All Eyes on the Fed

All Eyes on the Fed

Chairman of the Federal Reserve System (Fed) Jerome Powell was the center of focus this past week as financial players awaited upcoming Fed policy recommendations. 

However, he has not presented anything new regarding policy adjustment timeframes, leading to Naples mortgage and other mortgage rates slightly climbing at the end of the week. 

To help sustain the economy, the Fed began purchasing $120 billion in Treasuries and mortgage-backed securities (MBS) monthly near the pandemic onset. As the economy has improved, Fed officials have stated that extra stimulus is no longer necessary.

Now, investors are anticipating a reduction in these bond purchases before year-end. Given the high level of inflation, many officials have recently expressed support for the tapering to begin as soon as possible.

However, in a highly anticipated speech on Friday, Fed Chair Powell stressed the “near-term risk” that the spread of Covid poses to the economy. He also reiterated the reasons why the recent jump in inflation could be transient owing to pandemic-related temporary variables.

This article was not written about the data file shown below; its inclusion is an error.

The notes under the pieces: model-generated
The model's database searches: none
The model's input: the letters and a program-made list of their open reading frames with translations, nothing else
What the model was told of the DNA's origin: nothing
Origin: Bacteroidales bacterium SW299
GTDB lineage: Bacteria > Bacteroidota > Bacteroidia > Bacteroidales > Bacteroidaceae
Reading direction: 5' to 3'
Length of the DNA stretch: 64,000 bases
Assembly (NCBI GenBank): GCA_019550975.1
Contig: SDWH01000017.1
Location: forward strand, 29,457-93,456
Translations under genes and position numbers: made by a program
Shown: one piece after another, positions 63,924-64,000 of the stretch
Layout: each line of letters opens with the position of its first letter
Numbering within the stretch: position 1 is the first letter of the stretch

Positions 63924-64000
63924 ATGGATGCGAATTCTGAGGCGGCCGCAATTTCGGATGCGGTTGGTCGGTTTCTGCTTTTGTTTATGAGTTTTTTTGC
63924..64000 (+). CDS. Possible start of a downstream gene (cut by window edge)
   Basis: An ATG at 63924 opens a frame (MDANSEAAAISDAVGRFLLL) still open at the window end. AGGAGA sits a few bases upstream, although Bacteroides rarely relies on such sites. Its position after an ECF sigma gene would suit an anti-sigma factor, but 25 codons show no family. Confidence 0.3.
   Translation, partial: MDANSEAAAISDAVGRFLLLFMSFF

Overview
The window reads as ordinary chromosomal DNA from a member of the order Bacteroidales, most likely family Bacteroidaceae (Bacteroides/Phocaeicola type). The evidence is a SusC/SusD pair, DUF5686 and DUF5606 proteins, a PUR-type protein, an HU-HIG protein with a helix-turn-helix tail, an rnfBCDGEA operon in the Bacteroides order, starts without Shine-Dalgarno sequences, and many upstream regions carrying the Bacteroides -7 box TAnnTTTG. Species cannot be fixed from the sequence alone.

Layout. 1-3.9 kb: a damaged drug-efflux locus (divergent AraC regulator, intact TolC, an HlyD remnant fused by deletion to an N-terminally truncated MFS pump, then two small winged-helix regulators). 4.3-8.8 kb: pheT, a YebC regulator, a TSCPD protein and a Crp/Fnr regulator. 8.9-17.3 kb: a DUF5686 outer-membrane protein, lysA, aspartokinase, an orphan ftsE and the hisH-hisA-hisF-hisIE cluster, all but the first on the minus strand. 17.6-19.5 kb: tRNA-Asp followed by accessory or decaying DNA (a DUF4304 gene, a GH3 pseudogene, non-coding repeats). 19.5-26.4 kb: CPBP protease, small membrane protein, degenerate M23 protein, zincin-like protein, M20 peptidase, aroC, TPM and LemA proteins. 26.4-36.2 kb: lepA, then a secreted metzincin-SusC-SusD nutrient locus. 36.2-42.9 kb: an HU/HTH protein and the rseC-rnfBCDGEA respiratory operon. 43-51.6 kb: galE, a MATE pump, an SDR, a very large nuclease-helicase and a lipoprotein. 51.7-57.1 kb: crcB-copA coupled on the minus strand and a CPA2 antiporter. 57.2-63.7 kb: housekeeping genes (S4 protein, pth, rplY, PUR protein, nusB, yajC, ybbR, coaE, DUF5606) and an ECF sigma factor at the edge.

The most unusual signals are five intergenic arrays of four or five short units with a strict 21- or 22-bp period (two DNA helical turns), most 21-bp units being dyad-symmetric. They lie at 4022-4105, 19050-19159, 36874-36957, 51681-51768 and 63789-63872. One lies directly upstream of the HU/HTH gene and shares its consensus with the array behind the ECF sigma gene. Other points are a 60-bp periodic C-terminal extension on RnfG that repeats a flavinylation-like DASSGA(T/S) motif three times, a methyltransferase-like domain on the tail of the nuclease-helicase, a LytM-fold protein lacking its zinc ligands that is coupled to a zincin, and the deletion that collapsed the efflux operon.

Before eliminating stimulus, he stated that he would like to see further lowering the unemployment rate. In summary, there is still a lot of disagreement among officials about when to taper, and investors didn’t get the specific direction they were seeking.

The Fed’s preferred inflation gauge is the core PCE price index. Core PCE was 3.6 percent higher in July than a year ago, which was in line with expectations. It was the same annual rate of gain as the previous month, but it was the most significant yearly pace since 1991, up from just 1.5 percent in February. 

While analysts have predicted readings of this magnitude during the economy’s reopening, they disagree on whether more significant inflation will be a one-time event or a long-term trend.

Existing-home sales increased by two percent in July over June and were marginally higher than a year earlier. At this time last year, inventory levels were down 12 percent from the previous year, with only a 2.6-month supply nationwide.

That was significantly below the 6-month supply that is considered a healthy balance between buyers and sellers. The median price of an existing home was $359,900, up 18 percent from a year ago.

Investors will be keeping a careful eye on Covid case counts around the world in the coming months. Mortgagor’s such as Naples mortgage will also be looking for signals from Fed officials about when they’ll change monetary policy. 

Aside from that, the critical Employment report release is this Friday, and the numbers on job creation, unemployment rate, and pay inflation will be the most closely watched economic statistics of the month.

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